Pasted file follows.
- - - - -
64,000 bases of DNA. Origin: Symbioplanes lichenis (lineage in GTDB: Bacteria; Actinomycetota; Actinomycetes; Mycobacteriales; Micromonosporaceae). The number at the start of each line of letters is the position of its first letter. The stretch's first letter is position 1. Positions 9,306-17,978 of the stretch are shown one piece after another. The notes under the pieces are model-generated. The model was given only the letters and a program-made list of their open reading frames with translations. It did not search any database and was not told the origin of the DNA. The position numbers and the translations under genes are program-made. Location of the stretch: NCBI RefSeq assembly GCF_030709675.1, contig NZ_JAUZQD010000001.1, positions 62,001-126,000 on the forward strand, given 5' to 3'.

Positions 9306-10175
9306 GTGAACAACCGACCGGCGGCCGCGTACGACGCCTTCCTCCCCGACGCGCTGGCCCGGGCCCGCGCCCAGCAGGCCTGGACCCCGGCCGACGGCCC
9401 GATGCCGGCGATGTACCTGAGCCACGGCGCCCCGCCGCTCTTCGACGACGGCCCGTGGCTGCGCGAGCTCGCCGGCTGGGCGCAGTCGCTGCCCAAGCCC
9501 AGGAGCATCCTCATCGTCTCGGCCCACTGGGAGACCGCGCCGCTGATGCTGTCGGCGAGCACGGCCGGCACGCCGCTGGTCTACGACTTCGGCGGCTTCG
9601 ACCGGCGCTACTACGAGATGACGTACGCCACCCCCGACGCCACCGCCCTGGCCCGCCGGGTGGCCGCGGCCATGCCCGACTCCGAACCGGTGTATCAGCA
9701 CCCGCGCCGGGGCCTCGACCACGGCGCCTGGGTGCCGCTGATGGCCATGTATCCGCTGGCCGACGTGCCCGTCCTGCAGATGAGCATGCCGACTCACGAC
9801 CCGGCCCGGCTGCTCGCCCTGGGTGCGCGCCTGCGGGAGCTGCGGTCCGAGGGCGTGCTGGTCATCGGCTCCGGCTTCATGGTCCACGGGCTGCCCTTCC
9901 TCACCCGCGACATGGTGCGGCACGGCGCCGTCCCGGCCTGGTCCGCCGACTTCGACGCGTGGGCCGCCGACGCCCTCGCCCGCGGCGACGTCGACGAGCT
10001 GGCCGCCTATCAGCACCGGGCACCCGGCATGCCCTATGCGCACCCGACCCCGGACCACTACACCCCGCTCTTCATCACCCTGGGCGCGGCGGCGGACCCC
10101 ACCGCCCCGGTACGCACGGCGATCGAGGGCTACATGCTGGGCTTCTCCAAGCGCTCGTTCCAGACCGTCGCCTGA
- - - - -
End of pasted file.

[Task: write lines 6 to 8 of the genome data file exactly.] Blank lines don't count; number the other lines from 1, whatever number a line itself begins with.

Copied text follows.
9601 ACCGGCGCTACTACGAGATGACGTACGCCACCCCCGACGCCACCGCCCTGGCCCGCCGGGTGGCCGCGGCCATGCCCGACTCCGAACCGGTGTATCAGCA
9701 CCCGCGCCGGGGCCTCGACCACGGCGCCTGGGTGCCGCTGATGGCCATGTATCCGCTGGCCGACGTGCCCGTCCTGCAGATGAGCATGCCGACTCACGAC
9801 CCGGCCCGGCTGCTCGCCCTGGGTGCGCGCCTGCGGGAGCTGCGGTCCGAGGGCGTGCTGGTCATCGGCTCCGGCTTCATGGTCCACGGGCTGCCCTTCC